Three days later, the Lord answered. A very precious sister in Christ, I was told, would be passing through–and could she stay with us for a week or so? We were delighted. Over the course of that week, I learned more than I had in years about God’s enormous faithfulness. I saw how this sister kept praying and trusting the Lord in the midst of trials and resolved to emulate the grace of God I saw in her. I heard her gentle, lilting voice as she read II Peter and resolved to keep that in my heart–to always rejoice in the Scriptures as much as she does. Together we discussed angels, the baptism of the Holy Spirit, the promises of God, the Psalms… Oh, it was glorious!
And then, there were the quiet moments spent all alone with the Lord. Each evening, after proper good-nights and farewells had been said, I retired to worship and read, to sing and pray. Yes, PRAY. For it had been revealed to me in those moments with my sister in Christ that the Lord does desire to hear our petitions, no matter how small or concrete or apparently earthly. Time and again I feasted on those beautiful Scriptures, now viewed in an entirely new light: “Ask, and ye shall receive; seek, and ye shall find; knock, and the door shall be opened unto you” (Matthew 7:7). And again, “The effectual, fervent prayer of a righteous man avails much” (James 5:19). And again, “will not God vindicate his elect, who cry to him day and night? Will he delay long over them? I tell you, he will vindicate them speedily” (Luke 18:7-8).
Words cannot express how deeply this has impacted my prayer life. Now, be it a desperately-ill person for whom healing from God is the only hope or a lost set of keys that I’d like to find before I next have to go out, I find it easy–no, essential–to bring any and everything to the Lord in prayer Day by day, the same passages float in a continuous cycle through my heart: first, “pray without ceasing” (I Thessalonians 5:17); then, “be careful for nothing, but in everything by prayer and supplication let your requests be made known unto God” (Philippians 4:6).
From that time to this, I’ve experienced faith that takes me by surprise–pure, indescribable trust such as I had not known since 8 November 2006. Each time I bring a concern or request to the lord now, I feel almost as though I had already received the answer–the very instant the “amen” is spoken. Because, I know my Lord. I know that I, in and of myself, am “imperfect” if you’re being politically-correct, a fallen sinner if you’re not. But the Lord is so gracious, and He has said that He is our heavenly FATHER. And as one of His children, how can I help but approach the throne of grace with a heart wide open, with hands not grasping yet outstretched, because the Lord gives good gifts to those He loves?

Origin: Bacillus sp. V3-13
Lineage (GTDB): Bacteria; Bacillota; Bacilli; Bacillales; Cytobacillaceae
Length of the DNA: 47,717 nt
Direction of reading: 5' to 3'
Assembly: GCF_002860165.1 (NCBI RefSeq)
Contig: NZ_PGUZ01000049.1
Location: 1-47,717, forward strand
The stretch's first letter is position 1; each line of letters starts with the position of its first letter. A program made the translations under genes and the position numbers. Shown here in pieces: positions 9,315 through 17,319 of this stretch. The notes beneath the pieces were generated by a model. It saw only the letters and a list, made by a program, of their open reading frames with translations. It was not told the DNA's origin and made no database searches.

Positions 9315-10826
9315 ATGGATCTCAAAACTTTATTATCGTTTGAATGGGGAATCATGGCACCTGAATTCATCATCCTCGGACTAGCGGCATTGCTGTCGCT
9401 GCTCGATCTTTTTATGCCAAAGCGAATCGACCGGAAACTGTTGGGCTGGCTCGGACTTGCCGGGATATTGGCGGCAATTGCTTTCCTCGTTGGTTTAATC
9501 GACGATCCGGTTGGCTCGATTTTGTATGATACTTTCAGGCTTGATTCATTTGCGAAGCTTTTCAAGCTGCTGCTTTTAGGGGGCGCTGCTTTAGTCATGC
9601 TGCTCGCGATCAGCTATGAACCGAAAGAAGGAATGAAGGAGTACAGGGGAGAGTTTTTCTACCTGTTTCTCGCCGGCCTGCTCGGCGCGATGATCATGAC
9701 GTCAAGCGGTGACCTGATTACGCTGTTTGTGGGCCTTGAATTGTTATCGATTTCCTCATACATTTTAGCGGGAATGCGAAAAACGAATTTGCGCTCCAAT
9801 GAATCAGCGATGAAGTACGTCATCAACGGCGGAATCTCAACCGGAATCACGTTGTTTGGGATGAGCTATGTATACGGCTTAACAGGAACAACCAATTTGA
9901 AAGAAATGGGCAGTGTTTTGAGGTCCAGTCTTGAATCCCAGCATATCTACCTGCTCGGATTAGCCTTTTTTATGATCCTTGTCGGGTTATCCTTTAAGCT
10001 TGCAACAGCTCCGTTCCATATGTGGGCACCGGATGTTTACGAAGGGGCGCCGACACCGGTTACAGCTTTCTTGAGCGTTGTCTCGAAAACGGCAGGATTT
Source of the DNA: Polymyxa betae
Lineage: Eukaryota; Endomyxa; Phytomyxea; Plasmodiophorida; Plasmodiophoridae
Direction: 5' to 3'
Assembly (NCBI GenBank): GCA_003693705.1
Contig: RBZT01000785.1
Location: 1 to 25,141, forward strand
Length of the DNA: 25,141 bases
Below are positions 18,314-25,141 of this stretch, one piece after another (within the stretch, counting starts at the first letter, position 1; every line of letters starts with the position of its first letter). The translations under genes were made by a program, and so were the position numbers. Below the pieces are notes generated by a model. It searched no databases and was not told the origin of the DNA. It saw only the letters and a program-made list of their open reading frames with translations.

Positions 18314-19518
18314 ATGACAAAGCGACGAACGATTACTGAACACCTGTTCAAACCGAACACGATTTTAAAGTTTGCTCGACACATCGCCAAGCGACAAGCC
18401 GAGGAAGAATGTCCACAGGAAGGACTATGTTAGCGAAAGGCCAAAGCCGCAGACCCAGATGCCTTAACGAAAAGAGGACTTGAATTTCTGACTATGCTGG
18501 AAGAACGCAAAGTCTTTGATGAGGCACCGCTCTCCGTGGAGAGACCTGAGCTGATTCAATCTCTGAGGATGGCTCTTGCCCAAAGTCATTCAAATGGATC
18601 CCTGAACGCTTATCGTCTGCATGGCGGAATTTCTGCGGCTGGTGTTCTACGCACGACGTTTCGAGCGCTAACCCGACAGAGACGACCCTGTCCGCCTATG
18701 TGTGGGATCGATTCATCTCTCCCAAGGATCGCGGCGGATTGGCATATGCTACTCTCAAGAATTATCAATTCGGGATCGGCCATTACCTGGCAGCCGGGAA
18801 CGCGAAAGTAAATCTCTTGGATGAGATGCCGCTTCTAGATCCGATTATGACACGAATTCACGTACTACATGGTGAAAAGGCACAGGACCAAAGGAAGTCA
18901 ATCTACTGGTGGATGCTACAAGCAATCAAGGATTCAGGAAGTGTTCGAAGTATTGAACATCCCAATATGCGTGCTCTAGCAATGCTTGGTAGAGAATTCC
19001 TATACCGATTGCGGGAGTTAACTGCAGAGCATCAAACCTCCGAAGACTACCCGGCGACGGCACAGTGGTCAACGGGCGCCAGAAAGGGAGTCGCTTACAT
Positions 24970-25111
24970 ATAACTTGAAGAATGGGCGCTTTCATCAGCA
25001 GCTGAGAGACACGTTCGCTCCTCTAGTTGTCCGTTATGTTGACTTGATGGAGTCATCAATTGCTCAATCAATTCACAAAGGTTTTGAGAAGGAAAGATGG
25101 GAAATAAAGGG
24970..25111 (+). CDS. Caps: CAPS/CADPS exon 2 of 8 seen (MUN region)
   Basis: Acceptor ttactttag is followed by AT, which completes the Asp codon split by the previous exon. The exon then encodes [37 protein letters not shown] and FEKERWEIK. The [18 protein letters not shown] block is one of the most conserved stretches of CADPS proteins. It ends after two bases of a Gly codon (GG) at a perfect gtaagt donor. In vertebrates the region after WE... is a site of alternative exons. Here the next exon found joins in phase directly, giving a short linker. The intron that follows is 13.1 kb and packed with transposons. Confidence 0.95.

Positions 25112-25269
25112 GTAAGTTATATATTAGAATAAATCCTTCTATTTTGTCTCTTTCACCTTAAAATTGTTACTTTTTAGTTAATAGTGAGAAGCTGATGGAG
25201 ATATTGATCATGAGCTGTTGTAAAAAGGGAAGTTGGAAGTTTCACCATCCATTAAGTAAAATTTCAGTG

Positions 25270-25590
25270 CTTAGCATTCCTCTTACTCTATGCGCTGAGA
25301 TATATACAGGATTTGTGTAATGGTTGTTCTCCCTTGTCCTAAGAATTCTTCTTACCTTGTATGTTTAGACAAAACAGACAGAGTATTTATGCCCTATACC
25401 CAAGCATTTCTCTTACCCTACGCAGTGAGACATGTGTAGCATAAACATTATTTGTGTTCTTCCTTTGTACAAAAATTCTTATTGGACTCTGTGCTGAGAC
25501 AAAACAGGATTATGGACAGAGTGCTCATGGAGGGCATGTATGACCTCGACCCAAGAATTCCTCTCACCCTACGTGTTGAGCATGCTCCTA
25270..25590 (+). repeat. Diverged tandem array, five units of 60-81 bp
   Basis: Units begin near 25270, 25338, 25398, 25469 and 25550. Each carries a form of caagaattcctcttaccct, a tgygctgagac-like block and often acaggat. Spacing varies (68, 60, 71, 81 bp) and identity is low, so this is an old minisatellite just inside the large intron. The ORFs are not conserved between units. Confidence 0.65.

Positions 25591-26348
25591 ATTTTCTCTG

Will this lesson on prayer stay in my heart? It has thus far–even in the midst of opposition. Last week, I felt so spiritually assaulted by emotional crises that prayer did not come naturally–not because of anger or a refusal to accept grace, but because pain prevented either song or supplication. The sorrow lasted for three terrible days, and finally I began to wonder–half to myself, half to God, what I should do.
Pray. Just ask.
Only, ever, and always the voice of the Good Shepherd, resounding in my heart and eradicating all doubt, all fear, all anguish. And now, I remember I asked during that emotional crisis for the strength to accept His love, and He provided. I begged Him for an understanding of Who He is to guide me through those tumultuous storms, and He gave me Job 38 and Psalm 95. I asked Him to bless a particularly difficult day by introducing me to another Christian at my typically-oppressive workplace, and three hours later one of my clients was proclaiming his love of Jesus Christ with such emphasis that it was all I could do to continue with the project at hand rather than launching into a theological discussion with him. I asked, sought, and knocked; He provided, He answered, and slowly but surely, I realized that the door of mercy and joy had been opened to me all the time, and here I was furiously pounding for entrance on the doorframe! He had never left me, even when I wondered whether all He had taught me about prayer was only for a very brief season.
And so I continue–in faith, in hope, in love, knowing that “Jesus doeth all things well…” And as I do, my heart is filled with a new song, a hymn of praise, but something I’ve been singing since that day of restoration in 2004: “I waited for the Lord on high. / I waited, and he heard my cry. / He pulled me out of my despair and showed me to walk: / From fear into security, from quicksand into the Rock…” And a modified verse: “I’ll sing to let the people know that I have been restored. / And [we] will kneel and understand, to return and trust in the Lord.” Yes and